I would also like the ability to have an open discussion of placenta accreta in general.  In my page on Chorioamnionitis, I organized it around naïve questions, and I think that is a good approach for out of the box discussion. For example, I have assumed that placenta accreta forms over an area without decidua and the chorion plate then attaches firmly to the muscle. As a result the placenta cannot be detached from the uterus (as it also can not be detached from the decidual tissue). What do we know about this gluing? I believe that fetal fibronectin and annexins are critical components. But how strong is this gluing? In classic cases of accreta with hysterectomy, the placenta remains adherent in some areas with the cleavage going through the placental tissue. How much force does it take to remove a placenta with cleavage through the myometrial layer without tearing the placenta?

How many patients with BPMF had risk factors that far exceed those of histological risk, such as placenta over an old C-section scar? What is the mechanism of accreta in those who do not have clinical risk factors?  Perhaps a plausible mechanism is that the implantation in some way destroys the underlying endometrium in some cases. How does this relate to the other histological lesions reported in the paper, which did not reach statistically significant correlations? Finally, with mechanical removal of the placenta in cases with accreta, why does the uterus not contract and stop the maternal hemorrhage?

Most important to me was that the article reminded me of the useful studies that could be accomplished if we worked as a large network of perinatal pathologists. A simple study would be to look at prior placentas from cases that had Cesarean hysterectomy specimens with confirmed placenta accreta. Any such study would want to collect some basic data on gravidity, prior Cesarean sections, and the gravid order of any placental pathology found. We would also want to keep track of the number of sections taken of the placental base. This study would be retrospective, with specific criteria for basal plate myofibers. The controls could be 2 placentas based on gestation and proximity to the index case. Slides could be blindly reviewed by other pathologists in the study, and questionable cases could be reviewed by all using digital images. The group could help navigate the administrative side such as IRBs and HIPPA in the USA. We might be able to find some funding for recuts and mailing, and find statistician help. The authors of the above paper might be the ones to initiate and coordinate it, or someone else who is so inspired.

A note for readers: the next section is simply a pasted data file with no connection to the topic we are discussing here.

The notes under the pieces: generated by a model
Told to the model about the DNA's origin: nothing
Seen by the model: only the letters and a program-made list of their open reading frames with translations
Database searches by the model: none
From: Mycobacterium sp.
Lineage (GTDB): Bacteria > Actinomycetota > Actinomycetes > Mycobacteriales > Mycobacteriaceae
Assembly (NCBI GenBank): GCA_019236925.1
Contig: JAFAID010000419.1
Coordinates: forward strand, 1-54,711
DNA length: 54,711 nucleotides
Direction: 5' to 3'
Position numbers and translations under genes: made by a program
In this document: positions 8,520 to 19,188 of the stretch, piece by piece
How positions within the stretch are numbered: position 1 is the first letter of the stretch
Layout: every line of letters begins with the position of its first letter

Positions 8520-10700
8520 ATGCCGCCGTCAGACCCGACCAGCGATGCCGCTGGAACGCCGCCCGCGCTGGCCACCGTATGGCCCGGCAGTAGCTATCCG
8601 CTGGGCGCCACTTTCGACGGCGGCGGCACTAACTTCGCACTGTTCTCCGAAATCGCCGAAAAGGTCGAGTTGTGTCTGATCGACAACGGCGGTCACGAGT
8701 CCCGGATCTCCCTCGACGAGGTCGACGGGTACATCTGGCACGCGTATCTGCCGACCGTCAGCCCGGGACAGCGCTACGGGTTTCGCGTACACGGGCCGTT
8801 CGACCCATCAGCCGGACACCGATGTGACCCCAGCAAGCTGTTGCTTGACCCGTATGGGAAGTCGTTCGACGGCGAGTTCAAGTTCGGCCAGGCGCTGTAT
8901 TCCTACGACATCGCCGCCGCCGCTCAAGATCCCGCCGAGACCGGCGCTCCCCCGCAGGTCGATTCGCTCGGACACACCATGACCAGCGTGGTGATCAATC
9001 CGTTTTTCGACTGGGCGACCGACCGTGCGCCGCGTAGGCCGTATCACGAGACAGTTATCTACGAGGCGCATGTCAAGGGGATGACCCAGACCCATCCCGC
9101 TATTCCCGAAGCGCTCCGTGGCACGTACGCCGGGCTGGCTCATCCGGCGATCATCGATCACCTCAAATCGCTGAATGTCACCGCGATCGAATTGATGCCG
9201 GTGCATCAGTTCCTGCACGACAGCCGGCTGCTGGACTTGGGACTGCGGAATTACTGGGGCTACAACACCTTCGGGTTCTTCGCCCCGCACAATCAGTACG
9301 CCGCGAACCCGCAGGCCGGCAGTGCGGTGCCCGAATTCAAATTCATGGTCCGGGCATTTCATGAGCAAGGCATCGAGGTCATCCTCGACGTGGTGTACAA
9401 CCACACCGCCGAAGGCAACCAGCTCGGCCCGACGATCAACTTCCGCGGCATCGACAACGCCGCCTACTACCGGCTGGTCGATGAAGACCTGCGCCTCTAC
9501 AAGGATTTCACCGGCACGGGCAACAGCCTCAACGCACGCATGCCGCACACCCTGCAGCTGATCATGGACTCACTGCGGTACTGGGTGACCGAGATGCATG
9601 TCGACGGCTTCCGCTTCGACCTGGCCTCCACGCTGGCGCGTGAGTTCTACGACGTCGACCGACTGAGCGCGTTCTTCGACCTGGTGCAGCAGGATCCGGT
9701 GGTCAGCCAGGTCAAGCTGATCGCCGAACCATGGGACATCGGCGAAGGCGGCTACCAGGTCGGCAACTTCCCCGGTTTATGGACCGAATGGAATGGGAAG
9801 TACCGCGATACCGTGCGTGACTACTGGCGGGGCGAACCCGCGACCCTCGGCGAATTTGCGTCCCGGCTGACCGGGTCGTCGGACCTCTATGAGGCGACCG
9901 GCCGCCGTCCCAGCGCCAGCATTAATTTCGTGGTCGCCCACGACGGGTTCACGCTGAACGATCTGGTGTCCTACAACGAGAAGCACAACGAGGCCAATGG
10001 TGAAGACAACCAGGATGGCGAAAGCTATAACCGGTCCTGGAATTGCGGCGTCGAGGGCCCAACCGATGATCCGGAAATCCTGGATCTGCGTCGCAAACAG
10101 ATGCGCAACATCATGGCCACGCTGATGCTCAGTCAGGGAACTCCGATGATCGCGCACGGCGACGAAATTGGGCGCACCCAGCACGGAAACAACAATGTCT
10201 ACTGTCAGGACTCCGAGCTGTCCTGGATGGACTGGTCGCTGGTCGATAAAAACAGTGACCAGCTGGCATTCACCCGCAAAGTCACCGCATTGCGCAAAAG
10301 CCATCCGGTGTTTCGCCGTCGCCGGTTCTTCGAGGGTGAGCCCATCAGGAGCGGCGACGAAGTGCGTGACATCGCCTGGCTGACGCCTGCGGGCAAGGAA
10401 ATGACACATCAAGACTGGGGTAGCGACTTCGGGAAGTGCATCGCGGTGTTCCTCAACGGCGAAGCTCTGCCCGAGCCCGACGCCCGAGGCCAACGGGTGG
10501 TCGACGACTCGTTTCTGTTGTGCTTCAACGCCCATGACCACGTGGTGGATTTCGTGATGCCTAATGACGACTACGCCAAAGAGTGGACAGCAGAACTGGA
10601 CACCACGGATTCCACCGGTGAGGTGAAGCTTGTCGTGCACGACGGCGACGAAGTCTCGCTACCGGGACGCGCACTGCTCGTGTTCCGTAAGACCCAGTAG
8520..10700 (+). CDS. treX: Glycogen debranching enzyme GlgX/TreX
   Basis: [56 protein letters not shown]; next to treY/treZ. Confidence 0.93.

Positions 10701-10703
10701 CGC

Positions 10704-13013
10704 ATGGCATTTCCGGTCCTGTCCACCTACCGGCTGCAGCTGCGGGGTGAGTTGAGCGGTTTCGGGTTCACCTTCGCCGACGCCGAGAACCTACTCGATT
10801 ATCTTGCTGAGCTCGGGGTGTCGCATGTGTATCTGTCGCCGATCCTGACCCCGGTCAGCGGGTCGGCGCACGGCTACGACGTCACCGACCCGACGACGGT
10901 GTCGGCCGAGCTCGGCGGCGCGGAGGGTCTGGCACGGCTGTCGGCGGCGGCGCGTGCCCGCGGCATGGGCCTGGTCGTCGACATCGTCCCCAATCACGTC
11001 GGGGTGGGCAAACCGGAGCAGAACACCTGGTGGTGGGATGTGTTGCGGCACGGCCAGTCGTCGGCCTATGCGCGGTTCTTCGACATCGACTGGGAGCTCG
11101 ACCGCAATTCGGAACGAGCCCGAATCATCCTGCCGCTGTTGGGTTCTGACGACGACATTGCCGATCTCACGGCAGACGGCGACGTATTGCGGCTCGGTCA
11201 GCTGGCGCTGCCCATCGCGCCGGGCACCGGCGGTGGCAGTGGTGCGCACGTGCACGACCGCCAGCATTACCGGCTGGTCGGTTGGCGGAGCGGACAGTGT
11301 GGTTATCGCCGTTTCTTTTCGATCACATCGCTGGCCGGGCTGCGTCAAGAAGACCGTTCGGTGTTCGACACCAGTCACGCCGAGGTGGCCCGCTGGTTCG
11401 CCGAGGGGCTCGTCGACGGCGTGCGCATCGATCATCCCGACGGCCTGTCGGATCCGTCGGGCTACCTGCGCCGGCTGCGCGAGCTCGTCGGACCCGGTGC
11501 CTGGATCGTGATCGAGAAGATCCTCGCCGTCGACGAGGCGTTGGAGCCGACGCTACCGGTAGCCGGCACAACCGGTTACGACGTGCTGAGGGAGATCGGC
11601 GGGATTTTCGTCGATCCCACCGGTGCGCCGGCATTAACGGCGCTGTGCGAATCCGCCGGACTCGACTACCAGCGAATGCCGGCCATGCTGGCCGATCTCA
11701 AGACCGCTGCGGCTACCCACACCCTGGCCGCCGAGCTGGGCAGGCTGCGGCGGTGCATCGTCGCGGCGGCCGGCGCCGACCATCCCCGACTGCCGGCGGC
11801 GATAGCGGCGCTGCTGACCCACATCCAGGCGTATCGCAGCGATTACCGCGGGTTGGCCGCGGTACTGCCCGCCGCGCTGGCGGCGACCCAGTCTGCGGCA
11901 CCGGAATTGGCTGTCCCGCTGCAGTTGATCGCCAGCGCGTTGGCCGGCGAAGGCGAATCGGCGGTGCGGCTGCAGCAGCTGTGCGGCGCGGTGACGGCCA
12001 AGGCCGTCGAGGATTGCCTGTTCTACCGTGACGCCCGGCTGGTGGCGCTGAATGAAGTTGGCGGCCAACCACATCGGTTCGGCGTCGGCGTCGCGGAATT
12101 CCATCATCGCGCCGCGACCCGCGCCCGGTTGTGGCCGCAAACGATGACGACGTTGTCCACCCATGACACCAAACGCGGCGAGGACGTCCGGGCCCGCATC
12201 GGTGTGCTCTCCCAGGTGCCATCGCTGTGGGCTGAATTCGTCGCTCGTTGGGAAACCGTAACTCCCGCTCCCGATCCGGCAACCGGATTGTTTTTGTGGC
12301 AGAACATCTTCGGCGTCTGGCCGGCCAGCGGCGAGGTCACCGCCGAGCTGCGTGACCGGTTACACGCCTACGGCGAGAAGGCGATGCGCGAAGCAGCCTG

I am just throwing out ideas.  Are there any others out there who think this might be a good idea? I suspect others might have different goals or structures for the group. I hope to hear from you.

(1) Wyand R., Cramer S. F., Oshri A., Heller D. S. Association of Retroplacental Blood with Basal Plate Myofibers. Pediatr Develop Pathol (2018) 21:371-379.

Leave a Reply

Fill in your details below or click an icon to log in:

WordPress.com Logo

You are commenting using your WordPress.com account. Log Out /  Change )

Facebook photo

You are commenting using your Facebook account. Log Out /  Change )

Connecting to %s

%d bloggers like this: